Will electric cars ever become the common way to drive? What is needed is an infrastructure that allows easy recharging of the vehicle (such as gasoline stations are for the internal combustion engine). There are two key barriers to plug-ins: first, the current battery technology is very expensive, adding thousands of dollars to the cost of a plug-in. Next, many well-established sectors must change to accommodate plug-ins. Consumers must learn the pros and cons of a plug-in lifestyle, and a new way of valuing upfront costs against operational savings. Utilities must learn to manage a large and mobile load. Cities, retailers, and other businesses must incorporate a new infrastructure of charge spots. All these players must build a new system of connectivity in order to line up charging times, billing, and consumer preferences.

Earth Day 2011
April 18, 2011 05:55 AM - Andy Soos, ENN

When is Earth Day? In many ways it should be every day but officially it is the anniversary of the first formal celebration on April 22, 1970. An estimated 20 million Americans wearing bell-bottoms and gas masks, gathered to voice their concerns about the deterioration of the environment. Earth Day is celebrated by no one central authority or government. Many different organizations (public, private and individuals) supply personal initiative to the celebration. The closest to a general or national governmental response was the U.S. Environmental Protection Agency on April 16 and 17 on the National Mall. With more than 40 interactive exhibits, kids and adults can have eco-fun with hands on activities, art, music and storytelling with special guests. Special guests include Marcus McNeill from the San Diego Chargers, Madieu Williams from the Minnesota Vikings, and Olympic track star Michael Walton. Visitors learnt how to protect their own health and the environment in which they live.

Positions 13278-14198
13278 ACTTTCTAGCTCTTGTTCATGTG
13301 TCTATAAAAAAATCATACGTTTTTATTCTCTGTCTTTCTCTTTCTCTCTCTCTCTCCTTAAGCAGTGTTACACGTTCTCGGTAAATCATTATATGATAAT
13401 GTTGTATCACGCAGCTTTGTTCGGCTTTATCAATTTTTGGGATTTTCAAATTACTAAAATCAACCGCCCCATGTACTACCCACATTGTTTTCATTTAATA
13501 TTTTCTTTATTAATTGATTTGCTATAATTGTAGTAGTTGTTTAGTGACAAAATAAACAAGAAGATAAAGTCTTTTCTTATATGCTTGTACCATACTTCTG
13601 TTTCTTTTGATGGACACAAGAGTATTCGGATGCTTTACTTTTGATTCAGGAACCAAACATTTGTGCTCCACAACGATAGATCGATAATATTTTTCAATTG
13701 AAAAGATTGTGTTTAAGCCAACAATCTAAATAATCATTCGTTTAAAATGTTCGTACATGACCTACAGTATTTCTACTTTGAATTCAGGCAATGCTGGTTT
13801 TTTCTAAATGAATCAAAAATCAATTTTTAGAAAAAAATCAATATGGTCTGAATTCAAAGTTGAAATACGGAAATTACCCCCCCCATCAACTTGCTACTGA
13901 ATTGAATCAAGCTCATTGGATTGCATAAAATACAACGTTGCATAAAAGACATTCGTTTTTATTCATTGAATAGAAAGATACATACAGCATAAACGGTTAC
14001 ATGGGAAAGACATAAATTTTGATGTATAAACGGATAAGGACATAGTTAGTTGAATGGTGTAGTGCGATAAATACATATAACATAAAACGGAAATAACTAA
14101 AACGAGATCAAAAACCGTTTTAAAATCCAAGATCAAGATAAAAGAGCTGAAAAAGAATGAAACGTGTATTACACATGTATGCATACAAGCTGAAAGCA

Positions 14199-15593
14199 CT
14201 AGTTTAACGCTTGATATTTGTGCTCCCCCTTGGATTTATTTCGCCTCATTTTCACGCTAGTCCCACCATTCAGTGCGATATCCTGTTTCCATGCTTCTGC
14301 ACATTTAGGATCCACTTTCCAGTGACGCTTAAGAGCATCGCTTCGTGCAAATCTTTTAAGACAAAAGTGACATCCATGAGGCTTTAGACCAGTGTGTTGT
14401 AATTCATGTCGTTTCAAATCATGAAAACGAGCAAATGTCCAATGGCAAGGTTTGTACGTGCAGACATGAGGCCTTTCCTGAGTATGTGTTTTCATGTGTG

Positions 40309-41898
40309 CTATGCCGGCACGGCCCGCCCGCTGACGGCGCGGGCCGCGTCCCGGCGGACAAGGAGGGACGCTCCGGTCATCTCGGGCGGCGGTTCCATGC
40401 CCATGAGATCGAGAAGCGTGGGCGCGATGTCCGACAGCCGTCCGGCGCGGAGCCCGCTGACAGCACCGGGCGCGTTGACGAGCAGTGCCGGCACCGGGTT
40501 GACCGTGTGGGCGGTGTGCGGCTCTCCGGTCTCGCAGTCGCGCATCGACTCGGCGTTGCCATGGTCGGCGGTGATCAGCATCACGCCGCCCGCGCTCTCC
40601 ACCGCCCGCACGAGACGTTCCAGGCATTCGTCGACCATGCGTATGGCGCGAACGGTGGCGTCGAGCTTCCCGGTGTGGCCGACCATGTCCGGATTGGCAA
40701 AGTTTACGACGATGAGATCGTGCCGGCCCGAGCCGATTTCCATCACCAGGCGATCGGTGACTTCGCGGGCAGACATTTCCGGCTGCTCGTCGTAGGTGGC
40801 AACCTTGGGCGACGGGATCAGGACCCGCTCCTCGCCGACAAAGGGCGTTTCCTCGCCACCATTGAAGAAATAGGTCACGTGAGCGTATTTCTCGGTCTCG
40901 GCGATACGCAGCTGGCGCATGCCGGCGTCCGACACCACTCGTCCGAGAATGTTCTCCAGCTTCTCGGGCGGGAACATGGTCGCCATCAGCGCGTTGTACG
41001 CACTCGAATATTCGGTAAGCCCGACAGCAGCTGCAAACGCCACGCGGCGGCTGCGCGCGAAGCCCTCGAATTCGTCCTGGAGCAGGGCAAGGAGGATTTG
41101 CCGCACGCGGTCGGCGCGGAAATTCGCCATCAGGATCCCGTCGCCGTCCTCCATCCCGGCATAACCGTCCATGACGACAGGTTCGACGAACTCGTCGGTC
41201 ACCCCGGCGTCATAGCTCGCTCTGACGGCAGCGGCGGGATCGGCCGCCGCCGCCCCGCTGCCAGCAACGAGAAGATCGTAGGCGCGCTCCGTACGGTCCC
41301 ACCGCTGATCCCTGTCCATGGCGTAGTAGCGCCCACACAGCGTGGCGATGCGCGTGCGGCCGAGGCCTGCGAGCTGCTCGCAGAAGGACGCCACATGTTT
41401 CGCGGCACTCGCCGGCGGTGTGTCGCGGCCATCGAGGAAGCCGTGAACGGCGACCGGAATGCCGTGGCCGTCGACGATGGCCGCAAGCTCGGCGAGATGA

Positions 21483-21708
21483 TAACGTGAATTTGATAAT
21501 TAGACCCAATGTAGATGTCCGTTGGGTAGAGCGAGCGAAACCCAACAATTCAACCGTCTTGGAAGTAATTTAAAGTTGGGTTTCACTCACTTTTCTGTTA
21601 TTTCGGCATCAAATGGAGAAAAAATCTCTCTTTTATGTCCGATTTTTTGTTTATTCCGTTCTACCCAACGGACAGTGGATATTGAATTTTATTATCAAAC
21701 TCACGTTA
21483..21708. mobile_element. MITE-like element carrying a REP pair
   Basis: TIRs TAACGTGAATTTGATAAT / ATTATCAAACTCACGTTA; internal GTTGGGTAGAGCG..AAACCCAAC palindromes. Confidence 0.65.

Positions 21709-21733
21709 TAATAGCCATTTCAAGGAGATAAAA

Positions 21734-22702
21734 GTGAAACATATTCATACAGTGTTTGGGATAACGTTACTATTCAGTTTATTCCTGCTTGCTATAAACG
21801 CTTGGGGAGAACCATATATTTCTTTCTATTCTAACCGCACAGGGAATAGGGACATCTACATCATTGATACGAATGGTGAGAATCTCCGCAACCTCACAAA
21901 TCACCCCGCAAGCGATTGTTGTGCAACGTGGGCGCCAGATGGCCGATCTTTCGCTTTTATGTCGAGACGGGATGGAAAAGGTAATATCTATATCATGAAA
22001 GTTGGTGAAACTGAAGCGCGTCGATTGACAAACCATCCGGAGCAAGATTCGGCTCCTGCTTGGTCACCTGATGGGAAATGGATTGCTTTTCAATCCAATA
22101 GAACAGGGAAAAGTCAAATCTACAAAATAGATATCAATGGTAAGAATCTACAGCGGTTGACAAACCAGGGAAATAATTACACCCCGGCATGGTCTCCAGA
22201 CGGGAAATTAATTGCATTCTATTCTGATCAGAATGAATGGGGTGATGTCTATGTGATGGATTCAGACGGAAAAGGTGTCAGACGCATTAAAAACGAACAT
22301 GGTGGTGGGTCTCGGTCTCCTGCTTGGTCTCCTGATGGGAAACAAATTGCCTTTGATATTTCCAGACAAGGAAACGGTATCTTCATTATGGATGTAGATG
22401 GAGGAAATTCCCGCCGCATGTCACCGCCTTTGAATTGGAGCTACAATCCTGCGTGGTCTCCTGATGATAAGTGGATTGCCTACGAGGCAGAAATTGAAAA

Incredible rites of passage: Scarred for life, new from BBC Earth
April 18, 2011 05:47 AM - Adelle Havard, BBC Earth

With a dangerous reputation, crocodiles would not be the first animal you would associate with mental and physical strengthening. Surprisingly, the people of Papau New Guinea have a connection between man and beast that marks a boys journey into adulthood. Many traditional celebrations that accompany events like birth, the start of adolescence, marriage, and death are richly integrated with the use of natural materials; such as feather, skin and bone. But when an occasion as serious and important as the coming of age beckons, the rituals connection between cause and effect must reflect this intensity. Many inhabitants of the South Pacific islands practice some form of physical transformation during male adolescence. The sacred act of scarring which people of the Solomon Islands practice can make rituals such as ceremonial hair cutting, and being cast into the wilderness for a short period seem relatively less challenging. For decades, tribes have used the tradition of scarification to mature their young boys into men. For a number of weeks, the boys psychological as well as physical barriers are pushed with consistent verbal taunts as well as public humiliations. However their discipline is yet to be tested to its breaking point.